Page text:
Artificial intelligence is showing promise in a wide range of fields, but it also somewhat inaptly named. Unfortunately, many of the ideals around AI have been formed by the fantastic imaginations of science fiction writers. While AI certainly has a wide range of applications, it is a far cry from the capacity of human brains or any type of sentient beings, including animals. Risk management is one area that is a perfect fit for the available uses of AI, but even there, it has drawbacks and limitations. Here are three ways that AI is assisting in risk management and some drawbacks of each.
1. Credit card monitoring and fraud protection
Perhaps one of the most invaluable uses of AI is in protecting financial data and transactions. AI can scan billions of daily transactions to spot irregularities in spending patterns, money transfers or other types of financial movement. One drawback to this, however, is that many of these irregularities are legitimate but it would take too long to go through each irregularity. So, while AI can spot irregularities that might point to something amiss, determining the appropriate response to the data is still a work in progress.
2. Extending credit
Credit scores are invaluable in assessing risk, and yet they don’t always paint a fully accurate picture in some cases. Most credit scores are determined by a complicated AI-powered algorithm, but even formulas and algorithms have potential issues. Ultimately, formulas and algorithms are still created by humans, which means there is always the potential for algorithmic bias. When creating algorithms that weigh certain factors and criteria as being more favorable than others, personal biases will almost invariably creep into the formula. These small biases can even end up magnified over time to even further reinforce existing patterns of discrimination.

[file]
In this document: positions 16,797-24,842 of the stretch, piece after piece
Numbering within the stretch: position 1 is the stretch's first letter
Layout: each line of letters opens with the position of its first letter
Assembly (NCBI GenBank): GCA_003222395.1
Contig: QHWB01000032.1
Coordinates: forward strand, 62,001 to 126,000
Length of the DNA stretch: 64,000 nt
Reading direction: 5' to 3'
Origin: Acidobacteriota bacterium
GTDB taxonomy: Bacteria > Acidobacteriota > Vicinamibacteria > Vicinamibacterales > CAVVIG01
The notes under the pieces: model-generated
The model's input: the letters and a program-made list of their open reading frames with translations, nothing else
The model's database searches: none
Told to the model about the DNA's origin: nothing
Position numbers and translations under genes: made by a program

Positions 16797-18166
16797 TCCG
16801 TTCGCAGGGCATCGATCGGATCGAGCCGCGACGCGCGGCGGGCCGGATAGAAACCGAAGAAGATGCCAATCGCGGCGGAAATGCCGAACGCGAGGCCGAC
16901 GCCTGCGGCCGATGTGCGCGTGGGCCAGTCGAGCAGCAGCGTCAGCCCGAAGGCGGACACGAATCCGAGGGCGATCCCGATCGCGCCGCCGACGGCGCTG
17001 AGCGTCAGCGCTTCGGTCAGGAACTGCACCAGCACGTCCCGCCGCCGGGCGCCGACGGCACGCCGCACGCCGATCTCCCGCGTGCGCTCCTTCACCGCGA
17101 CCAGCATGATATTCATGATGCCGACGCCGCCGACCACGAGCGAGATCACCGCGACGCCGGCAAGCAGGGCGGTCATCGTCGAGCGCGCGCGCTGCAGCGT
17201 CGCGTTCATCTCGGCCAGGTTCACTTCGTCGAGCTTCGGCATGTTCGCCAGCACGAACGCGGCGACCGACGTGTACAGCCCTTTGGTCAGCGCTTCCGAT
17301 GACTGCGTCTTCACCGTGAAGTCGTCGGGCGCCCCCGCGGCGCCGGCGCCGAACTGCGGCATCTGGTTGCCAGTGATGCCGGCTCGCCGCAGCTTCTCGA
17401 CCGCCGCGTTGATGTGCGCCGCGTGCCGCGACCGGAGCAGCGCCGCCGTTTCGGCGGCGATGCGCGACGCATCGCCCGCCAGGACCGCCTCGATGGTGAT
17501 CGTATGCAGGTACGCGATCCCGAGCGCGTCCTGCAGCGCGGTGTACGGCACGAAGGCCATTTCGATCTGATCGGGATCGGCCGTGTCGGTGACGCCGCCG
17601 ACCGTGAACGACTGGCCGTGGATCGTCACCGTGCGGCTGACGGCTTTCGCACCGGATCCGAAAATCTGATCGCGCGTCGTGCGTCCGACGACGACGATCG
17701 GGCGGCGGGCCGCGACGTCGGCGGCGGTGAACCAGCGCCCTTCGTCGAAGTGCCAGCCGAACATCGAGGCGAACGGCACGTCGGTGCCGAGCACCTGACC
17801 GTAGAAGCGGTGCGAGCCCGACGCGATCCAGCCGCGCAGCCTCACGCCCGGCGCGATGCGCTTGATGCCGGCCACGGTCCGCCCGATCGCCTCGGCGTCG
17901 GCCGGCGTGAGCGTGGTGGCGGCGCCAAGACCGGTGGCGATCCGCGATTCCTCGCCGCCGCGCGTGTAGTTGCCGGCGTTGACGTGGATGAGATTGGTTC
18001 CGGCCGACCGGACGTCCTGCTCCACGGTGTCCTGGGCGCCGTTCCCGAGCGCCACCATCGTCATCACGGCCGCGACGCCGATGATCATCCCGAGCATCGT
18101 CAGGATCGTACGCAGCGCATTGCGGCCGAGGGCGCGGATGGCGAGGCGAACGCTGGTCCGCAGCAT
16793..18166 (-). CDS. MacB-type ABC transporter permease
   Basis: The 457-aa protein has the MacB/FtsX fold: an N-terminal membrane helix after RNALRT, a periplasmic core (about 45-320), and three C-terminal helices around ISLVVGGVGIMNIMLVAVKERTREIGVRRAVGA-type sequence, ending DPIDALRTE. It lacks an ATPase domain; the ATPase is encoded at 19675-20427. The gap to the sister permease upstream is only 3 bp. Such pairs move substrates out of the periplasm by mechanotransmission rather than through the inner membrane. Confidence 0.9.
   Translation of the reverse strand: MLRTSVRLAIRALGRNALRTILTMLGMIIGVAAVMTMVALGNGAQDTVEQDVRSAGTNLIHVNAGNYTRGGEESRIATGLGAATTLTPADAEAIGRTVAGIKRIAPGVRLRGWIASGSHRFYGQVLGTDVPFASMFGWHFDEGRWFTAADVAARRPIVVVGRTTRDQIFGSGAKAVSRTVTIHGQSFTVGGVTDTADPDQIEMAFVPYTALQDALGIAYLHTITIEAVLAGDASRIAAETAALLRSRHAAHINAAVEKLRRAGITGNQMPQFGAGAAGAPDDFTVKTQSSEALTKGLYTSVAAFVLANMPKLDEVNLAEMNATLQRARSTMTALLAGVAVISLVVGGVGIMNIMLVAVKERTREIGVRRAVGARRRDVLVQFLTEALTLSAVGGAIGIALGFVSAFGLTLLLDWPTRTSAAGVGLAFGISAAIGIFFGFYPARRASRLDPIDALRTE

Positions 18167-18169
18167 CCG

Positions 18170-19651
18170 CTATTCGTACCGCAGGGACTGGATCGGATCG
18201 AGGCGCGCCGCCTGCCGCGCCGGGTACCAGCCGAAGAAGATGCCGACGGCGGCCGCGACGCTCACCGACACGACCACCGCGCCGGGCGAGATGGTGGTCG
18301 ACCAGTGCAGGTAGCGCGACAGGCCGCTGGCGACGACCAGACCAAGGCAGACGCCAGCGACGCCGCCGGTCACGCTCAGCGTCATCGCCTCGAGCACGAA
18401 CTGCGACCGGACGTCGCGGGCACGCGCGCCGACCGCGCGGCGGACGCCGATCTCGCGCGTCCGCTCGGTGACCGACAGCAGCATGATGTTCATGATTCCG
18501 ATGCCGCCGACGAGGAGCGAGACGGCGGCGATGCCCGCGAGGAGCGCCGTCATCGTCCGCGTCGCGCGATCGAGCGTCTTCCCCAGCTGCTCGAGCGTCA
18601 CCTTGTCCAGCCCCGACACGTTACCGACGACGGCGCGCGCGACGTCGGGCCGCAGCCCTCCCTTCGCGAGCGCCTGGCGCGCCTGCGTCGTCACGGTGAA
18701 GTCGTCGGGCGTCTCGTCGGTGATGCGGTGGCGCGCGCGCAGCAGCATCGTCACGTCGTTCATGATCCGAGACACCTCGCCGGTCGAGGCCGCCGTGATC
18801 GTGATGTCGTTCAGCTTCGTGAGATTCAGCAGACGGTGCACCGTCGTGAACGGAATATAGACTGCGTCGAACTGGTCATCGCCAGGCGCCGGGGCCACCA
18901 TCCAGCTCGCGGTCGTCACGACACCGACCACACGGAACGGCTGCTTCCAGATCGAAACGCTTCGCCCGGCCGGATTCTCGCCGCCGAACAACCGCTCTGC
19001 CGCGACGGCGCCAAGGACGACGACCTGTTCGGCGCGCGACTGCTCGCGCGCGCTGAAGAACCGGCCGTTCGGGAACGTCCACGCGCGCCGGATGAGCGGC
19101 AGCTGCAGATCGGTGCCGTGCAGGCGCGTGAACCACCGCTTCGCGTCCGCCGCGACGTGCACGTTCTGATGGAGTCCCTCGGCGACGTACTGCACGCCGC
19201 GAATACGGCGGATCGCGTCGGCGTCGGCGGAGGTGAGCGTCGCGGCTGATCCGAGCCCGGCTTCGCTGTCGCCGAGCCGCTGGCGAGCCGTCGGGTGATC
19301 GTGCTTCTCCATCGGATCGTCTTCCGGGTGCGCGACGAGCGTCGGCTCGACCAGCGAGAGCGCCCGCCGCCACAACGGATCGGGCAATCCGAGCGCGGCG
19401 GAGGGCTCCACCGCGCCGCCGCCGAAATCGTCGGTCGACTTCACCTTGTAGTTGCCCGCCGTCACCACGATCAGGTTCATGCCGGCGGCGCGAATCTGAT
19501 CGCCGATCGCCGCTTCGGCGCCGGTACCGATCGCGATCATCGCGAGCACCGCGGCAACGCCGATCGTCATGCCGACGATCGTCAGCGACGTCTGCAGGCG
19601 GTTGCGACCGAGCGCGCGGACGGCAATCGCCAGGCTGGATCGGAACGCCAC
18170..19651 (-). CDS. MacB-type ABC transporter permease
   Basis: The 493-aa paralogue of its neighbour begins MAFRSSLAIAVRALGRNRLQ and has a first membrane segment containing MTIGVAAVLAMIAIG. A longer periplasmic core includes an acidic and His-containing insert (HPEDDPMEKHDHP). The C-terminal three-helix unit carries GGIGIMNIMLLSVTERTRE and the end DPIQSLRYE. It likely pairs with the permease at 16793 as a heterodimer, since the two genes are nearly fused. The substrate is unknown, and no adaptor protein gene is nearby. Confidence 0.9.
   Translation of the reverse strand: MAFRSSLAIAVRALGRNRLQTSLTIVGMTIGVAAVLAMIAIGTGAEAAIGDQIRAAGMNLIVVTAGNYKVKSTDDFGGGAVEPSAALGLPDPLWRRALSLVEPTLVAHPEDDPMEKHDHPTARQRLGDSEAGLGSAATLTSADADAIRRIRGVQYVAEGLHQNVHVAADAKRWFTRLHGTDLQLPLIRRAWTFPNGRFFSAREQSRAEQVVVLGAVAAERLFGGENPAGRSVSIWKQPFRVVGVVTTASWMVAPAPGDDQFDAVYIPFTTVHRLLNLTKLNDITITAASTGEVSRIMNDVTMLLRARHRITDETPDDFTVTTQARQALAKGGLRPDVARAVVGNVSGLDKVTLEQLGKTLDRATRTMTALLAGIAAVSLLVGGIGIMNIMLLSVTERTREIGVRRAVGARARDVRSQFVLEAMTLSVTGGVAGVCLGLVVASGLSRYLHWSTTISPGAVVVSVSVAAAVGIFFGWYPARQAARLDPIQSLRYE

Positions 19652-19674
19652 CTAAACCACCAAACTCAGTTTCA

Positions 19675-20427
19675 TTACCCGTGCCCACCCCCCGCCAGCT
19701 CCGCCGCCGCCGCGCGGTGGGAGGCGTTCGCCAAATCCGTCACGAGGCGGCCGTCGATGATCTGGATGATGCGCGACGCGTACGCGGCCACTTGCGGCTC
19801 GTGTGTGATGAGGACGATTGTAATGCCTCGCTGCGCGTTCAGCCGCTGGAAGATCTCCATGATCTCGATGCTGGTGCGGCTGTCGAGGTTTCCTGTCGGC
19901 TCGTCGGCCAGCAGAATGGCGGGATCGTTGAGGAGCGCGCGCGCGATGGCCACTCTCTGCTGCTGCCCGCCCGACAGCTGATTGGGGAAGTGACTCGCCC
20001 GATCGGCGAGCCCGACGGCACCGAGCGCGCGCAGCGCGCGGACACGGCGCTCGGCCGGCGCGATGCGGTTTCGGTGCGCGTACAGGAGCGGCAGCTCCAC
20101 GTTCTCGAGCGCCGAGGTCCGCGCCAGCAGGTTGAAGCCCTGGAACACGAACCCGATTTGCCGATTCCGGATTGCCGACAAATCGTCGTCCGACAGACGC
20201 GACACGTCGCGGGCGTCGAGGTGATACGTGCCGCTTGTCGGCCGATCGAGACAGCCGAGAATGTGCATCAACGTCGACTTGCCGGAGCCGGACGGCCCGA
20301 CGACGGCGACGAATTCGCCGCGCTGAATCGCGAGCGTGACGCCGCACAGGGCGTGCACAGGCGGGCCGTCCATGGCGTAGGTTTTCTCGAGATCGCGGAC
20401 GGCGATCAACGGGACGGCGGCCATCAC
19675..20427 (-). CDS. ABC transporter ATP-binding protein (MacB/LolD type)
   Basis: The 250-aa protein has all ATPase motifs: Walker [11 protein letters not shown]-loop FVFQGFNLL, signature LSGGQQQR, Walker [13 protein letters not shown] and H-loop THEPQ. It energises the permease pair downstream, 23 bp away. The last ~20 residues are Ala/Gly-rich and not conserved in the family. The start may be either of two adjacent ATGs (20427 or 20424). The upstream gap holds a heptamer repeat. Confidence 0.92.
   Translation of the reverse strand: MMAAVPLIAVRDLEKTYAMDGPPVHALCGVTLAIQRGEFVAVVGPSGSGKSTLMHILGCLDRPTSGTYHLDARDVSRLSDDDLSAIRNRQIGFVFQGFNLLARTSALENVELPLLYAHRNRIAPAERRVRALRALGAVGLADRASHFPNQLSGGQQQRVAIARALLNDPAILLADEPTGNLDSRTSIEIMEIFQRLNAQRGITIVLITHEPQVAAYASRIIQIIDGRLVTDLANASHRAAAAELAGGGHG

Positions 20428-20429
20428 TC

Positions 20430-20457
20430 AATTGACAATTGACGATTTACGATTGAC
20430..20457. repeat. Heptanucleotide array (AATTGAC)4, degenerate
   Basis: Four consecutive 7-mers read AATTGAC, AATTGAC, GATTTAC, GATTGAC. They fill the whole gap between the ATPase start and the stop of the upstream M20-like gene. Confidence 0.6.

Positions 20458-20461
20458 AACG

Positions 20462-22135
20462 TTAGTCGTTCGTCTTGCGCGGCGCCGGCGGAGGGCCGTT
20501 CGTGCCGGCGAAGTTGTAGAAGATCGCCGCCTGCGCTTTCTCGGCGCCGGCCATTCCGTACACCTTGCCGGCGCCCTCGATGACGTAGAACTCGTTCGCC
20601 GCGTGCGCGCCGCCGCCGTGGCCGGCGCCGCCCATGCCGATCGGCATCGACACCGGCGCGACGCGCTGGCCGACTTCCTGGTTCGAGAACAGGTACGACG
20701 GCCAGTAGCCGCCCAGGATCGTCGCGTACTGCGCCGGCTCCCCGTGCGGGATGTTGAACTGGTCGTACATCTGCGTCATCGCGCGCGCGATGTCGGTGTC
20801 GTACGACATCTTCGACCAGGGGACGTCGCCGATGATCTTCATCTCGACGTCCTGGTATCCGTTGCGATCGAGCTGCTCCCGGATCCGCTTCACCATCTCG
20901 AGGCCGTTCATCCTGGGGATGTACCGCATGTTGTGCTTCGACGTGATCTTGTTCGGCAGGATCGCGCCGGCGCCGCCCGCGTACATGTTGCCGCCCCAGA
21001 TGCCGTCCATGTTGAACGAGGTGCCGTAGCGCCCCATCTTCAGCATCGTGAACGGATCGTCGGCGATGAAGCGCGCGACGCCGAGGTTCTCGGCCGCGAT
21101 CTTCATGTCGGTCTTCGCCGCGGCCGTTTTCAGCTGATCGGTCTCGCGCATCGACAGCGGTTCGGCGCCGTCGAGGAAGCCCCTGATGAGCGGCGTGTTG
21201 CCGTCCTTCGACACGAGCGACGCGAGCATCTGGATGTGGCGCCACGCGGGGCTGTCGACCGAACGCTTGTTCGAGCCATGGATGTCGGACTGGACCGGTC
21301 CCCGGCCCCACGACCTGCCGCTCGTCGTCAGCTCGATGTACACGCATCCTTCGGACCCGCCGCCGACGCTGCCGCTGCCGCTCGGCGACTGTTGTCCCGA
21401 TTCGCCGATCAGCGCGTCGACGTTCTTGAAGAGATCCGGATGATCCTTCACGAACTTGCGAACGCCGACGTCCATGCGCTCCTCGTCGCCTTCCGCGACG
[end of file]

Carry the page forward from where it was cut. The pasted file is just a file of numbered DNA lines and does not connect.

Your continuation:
3. Protection from cyber attacks
The same way that AI can detect anomalies in spending habits, it can also detect the telltale signs of a cybercriminal attempting to penetrate layers of security. The issue, however, is that AI-powered security systems can themselves become the object of attack and can potentially be subverted into doing the cybercriminals bidding. Think of a bank guarded by a robot that can instead be reprogrammed remotely to steal the very thing it is supposed to be protecting.